‘Cats in the Cradle’ — Harry Chapin

“You should live every day like it’s your last day ‘cause one day you’re gonna be right.”

—Ray Charles

Savvy Dad recently interviewed musician, activist, and mom Jen Chapin.

“My child arrived just the other day.
He came to the world in the usual way
But there were planes to catch and bills to pay.”

You know the song… “Cats in the Cradle.”

“Cats in the Cradle” was a #1 hit for Jen’s dad, Harry Chapin.

What few people know… It was a poem written by Jen’s mom, Sandy. “Mom and dad’s relationship was based on sharing poetry and ideas,” says Jen.

A few lines more… then we’ll share a few of Jen’s thoughts about her remarkable Dad.

“He learned to walk while I was away.
And he was talkin’ before I knew it,
and as he grew 
he’d say, ‘I’m gonna be like you, Dad,
You know I’m gonna be like you.’”

'Cats in the Cradle' — Harry Chapin

Jen with her dad Harry Chapin

Jen’s mom wrote the words. Her dad wrote the music,

      and he sang the song. It climbed to #1 in 1974. The family’s life changed irreversibly from that point on.

Dad traveled and performed. Much like the dad in Harry’s famous song, “he was gone too much,” says Jen. But Harry was not the dad in that song.

While he was gone a lot, when he was home he was Super Dad. Together, Jen and Harry built a dollhouse. Not just any dollhouse — one built to the scale of her favorite 7-inch tall rag doll.

Games, reading, and singing songs. Harry devoted his spare time to Jen, her three brothers and sisters, and Mom.

When he could, Dad took the family on tour. You can hear young voices chattering in the background on a few of his radio interviews, much to the dismay of the station crew.

But that’s how Harry Chapin, the entertainer, “performed” as a dad. What mattered most? Sandy and his five kids. Harry wanted the family to be part of everything. Sandy also worked hard to ensure that the family had special times together. That’s good advice for you busy parents out there.

Harry Chapin, successful entertainer and dad, died much too young — at just 38 years old. A tragic accident on the Long Island Expressway in 1981. Jen was just ten.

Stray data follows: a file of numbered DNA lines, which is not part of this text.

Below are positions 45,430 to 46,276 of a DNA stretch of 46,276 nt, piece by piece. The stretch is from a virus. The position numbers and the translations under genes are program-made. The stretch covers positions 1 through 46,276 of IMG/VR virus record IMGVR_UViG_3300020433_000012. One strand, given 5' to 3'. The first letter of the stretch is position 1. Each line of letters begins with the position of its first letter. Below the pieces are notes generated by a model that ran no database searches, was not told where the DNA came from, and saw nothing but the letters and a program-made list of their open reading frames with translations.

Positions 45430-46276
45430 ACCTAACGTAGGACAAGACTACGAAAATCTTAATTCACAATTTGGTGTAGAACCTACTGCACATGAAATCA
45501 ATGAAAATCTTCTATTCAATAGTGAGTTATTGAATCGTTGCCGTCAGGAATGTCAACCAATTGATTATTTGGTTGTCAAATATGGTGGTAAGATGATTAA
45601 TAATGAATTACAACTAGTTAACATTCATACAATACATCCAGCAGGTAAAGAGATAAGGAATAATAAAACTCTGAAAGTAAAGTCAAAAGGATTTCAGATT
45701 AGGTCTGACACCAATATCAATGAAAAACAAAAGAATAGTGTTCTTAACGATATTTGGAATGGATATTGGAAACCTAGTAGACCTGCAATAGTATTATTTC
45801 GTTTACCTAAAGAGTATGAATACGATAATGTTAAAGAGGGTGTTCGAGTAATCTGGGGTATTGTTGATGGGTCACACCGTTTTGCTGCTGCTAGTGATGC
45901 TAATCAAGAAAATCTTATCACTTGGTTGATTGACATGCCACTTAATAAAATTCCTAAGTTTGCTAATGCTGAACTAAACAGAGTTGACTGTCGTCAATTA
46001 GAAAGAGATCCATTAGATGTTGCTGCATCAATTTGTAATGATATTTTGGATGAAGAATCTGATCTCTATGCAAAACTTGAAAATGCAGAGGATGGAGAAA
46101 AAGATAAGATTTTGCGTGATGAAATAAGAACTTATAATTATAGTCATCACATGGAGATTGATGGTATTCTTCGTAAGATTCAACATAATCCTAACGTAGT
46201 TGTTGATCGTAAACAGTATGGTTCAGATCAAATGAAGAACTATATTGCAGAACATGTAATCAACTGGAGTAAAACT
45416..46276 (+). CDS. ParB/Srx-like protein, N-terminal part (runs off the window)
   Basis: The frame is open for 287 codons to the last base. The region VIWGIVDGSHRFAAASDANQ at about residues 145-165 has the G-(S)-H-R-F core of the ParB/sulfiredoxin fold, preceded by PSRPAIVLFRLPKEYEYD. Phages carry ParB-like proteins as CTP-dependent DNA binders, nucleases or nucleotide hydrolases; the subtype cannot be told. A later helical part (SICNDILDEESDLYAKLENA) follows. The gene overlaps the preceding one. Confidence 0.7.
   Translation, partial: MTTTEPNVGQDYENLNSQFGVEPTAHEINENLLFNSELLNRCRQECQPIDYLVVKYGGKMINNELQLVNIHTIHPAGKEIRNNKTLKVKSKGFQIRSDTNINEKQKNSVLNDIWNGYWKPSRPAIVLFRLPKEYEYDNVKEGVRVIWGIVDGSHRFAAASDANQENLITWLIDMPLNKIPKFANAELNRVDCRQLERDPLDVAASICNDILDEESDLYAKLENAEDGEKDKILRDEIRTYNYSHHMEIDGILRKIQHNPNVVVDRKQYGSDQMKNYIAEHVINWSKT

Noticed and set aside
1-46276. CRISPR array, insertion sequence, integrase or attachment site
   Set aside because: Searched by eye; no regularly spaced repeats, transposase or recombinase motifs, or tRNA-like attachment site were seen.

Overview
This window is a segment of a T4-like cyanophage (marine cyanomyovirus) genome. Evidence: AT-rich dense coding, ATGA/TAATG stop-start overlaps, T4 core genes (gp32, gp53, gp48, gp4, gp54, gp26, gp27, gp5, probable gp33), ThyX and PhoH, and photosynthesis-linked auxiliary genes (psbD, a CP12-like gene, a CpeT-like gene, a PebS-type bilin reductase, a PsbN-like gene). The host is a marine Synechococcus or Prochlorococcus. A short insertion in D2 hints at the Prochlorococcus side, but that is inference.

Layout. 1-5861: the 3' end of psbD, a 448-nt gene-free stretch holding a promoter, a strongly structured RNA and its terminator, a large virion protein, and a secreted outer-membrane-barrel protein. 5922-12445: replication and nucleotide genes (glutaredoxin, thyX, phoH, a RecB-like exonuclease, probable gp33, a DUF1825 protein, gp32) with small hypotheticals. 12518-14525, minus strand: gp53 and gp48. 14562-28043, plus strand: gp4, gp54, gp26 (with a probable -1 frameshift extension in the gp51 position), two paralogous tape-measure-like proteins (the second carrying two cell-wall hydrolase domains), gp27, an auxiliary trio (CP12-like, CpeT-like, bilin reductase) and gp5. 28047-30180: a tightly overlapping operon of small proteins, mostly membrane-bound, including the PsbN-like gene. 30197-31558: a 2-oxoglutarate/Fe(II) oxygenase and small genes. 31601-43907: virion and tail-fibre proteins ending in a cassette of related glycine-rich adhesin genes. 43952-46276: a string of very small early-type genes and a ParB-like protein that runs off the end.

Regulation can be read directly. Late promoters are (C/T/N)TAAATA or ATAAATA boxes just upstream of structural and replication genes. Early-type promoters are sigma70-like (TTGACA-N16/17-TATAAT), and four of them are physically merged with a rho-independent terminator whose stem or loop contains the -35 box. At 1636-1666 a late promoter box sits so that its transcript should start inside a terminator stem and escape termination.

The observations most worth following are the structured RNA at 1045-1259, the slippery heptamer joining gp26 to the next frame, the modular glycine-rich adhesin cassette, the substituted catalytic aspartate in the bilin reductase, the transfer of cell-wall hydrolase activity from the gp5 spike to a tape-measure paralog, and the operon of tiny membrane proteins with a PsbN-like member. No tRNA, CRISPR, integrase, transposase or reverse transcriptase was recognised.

Jen Chapin today

Jen Chapin today.
(photo by G.E. Masana)

“He’s been gone longer than I had him now,” says Jen.

      “I’ve had a lot of time to process it. If I ever feel a twinge of sadness, it’s because he doesn’t know his grandchildren.” (Jen has two sons, Maceo and Van).

As Father’s Day approaches, Jen says she reflects on her father’s legacy, “He’s omnipresent in my life. I’m lucky to have all those reminders — the vivid audio, video of him performing. His fans who remember him. He’s everywhere. Most people who lose a loved one don’t have that.”

So what do we learn from dads who die young? Perhaps it’s best summed up in the words from a Harry Chapin song. It is also the epitaph on his gravestone, a reminder to all.

“I Wonder What Would Happen to this World…”

“Now if a man tried to take his time on Earth
And prove before he died what one man’s life could be worth
Well I wonder what would happen to this world.”

Sometimes we tend to live like life never ends… and then it’s too late.

Value your time on earth. Make each minute meaningful, each hour count. And, of course, spend time with your kids.

Harry Chapin did.

Jen’s “Feed Your Baby” from her new album “Reckoning”:

Jen Chapin is a Brooklyn-based musician, mother and activist. Her music is “urban folk soul”; critics have hailed it as “brilliant, soulfully poetic” (NPR), “thoughtful… worth-savoring” (People), “addictive” (Boston Globe), “smart, observant, lyrically deft, politically aware and emotionally intuitive” (Milwaukee Journal-Sentinel). Jen is passionate about hunger issues in America and serves on the board of WhyHunger, which her father founded. She is often on tour with her husband, bassist Stephen Crump, with kids Maceo and Van in tow. Sample or purchase her latest album, Reckoning, here: http://www.cdbaby.com/cd/jenchapin2.

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